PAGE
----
Attention was called this past week to a young boy at a political convention overcoming an obvious difficulty with stuttering to speak with pride about his ability to do so, thanks to the help, and understanding of his disability he had received. It was interesting to note in the days afterwards the numerous commentators revealing that they had also struggled to overcome a similar disability and the feeling of identification they had with the young speaker.
At this juncture in the health crisis, a primary focus is on the question of whether schools will reopen and the kinds of plans and precautions that are needed to make that possible. Parents and teachers are concerned about the health implications for themselves and their families if children return to in-person teaching and classroom settings.
Within the larger question in education about the relative merits of classroom versus remote learning, another issue has been raised about those children whose ability to learn and progress depends on special kinds of intervention. This is a question that many educators and parents of young children confront at the start of the school years when children are required to function within a group setting and to respond to unfamiliar adults in authority. It is a question that has arisen with greater frequency in recent years as children enter school and various pre-school groups at younger and younger ages.
The problem arises because when children are in group settings, expectations for behavior begin to change even though development itself takes its usual course. Unrealistically, all children are expected to follow certain developmental norms at the same time. A degree of compliance is expected with little appreciation of individual differences. Not everyone is in the same place developmentally at the same time.
The problem is that in many situations it is difficult to determine if particular behavior in question signifies a developmental delay or deficit, or simply developmental unevenness in a given child. Unfortunately, the current situation will not allow for the early school experiences that not only enhance children’s learning but also enable learning about the children themselves. Serious problems are more readily identifiable, but variations in individual behavior remains confusing, requiring ongoing observation and evaluation.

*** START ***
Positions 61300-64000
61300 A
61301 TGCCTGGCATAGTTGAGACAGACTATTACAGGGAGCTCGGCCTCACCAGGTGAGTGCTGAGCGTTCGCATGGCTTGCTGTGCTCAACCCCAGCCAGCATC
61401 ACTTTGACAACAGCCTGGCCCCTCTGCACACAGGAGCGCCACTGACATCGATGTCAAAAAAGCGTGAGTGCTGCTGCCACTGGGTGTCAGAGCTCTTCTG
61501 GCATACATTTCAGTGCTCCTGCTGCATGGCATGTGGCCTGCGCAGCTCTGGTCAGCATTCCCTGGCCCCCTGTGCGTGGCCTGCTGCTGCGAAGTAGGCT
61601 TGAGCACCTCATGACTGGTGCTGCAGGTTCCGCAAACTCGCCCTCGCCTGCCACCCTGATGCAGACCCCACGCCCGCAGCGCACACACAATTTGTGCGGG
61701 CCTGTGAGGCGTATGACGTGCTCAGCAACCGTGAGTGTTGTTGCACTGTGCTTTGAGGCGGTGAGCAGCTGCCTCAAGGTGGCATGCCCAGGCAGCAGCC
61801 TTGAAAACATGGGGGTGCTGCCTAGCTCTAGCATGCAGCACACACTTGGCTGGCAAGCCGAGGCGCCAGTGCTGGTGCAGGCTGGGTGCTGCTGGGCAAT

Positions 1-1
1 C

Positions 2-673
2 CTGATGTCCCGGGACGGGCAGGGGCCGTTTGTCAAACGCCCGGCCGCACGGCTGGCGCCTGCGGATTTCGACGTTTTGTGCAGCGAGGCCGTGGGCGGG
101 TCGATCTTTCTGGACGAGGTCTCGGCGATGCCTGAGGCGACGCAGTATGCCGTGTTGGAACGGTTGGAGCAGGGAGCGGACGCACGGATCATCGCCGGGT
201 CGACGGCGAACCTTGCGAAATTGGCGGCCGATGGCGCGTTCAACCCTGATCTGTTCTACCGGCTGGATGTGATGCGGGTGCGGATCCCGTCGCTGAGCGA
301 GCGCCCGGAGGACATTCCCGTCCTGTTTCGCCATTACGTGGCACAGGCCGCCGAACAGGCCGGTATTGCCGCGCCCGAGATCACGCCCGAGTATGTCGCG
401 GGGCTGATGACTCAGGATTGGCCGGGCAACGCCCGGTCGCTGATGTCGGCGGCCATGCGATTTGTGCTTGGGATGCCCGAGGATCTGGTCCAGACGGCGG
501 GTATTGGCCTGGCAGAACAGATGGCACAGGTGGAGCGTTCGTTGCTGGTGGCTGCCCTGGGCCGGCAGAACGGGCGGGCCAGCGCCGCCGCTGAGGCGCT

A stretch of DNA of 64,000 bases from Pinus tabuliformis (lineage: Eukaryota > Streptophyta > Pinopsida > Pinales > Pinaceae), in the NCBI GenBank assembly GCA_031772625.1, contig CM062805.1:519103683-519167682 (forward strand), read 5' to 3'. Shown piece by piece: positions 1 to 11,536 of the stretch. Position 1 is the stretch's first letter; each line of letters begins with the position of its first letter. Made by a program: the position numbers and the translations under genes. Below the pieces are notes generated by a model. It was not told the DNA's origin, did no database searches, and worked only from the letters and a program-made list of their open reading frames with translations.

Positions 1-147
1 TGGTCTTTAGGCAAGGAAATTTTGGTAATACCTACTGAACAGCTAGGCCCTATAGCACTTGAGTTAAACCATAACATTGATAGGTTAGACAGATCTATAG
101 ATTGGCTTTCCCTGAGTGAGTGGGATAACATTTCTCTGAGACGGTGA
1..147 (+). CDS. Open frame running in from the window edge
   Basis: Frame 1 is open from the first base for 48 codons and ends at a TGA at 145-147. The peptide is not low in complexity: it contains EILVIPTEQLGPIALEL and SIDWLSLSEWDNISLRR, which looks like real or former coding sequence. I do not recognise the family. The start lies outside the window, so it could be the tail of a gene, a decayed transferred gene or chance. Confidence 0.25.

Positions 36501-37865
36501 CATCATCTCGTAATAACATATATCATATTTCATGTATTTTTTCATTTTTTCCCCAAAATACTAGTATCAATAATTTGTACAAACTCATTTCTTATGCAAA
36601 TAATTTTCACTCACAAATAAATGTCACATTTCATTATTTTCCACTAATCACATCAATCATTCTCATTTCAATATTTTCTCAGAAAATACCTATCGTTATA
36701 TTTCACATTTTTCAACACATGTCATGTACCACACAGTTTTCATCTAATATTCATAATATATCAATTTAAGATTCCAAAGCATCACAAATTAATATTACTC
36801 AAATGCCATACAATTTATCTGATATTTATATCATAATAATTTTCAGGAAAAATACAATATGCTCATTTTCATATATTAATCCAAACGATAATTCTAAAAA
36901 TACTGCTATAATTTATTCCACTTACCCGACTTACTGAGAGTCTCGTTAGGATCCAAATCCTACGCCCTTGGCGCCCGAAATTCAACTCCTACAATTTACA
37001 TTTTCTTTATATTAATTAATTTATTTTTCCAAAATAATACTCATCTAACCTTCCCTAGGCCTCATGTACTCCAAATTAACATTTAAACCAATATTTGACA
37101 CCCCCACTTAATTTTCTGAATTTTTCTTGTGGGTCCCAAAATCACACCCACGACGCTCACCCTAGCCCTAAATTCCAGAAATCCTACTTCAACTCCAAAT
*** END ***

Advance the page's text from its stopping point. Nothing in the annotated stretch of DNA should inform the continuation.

Once again, parents are being called upon to function in a multiplicity of roles that may seem daunting, or requiring special expertise. In this instance, however, a parent has the most important qualification, being the one who knows her own child best. This means, a parent is the one who can best understand her child’s mode of communication.
Having worked for many years with parents of children who had serious deficits, what stood out was the need to decode children’s often atypical means of communication, which often took the form of unacceptable behavior. It became necessary to think more about the context and therefore the meaning of the behavior for the child in order to know how to respond.
At times, what gets in a parent’s way is the anxiety caused when behavior deviates from what may seem “normal”, or desirable. An example was a child who left his group to stand by his mother’s chair, unwilling or unable to say anything. Mom, worried that leaving his group was a discipline problem, ultimately understood that the child needed the bathroom but felt unable to tell the teacher.
Although the current situation makes classroom teaching problematic, children whose behavior leads to a question mark, are often best served in small groups of even three children. There may be homes in which such small group experiences could be possible.
A possibility worth exploration.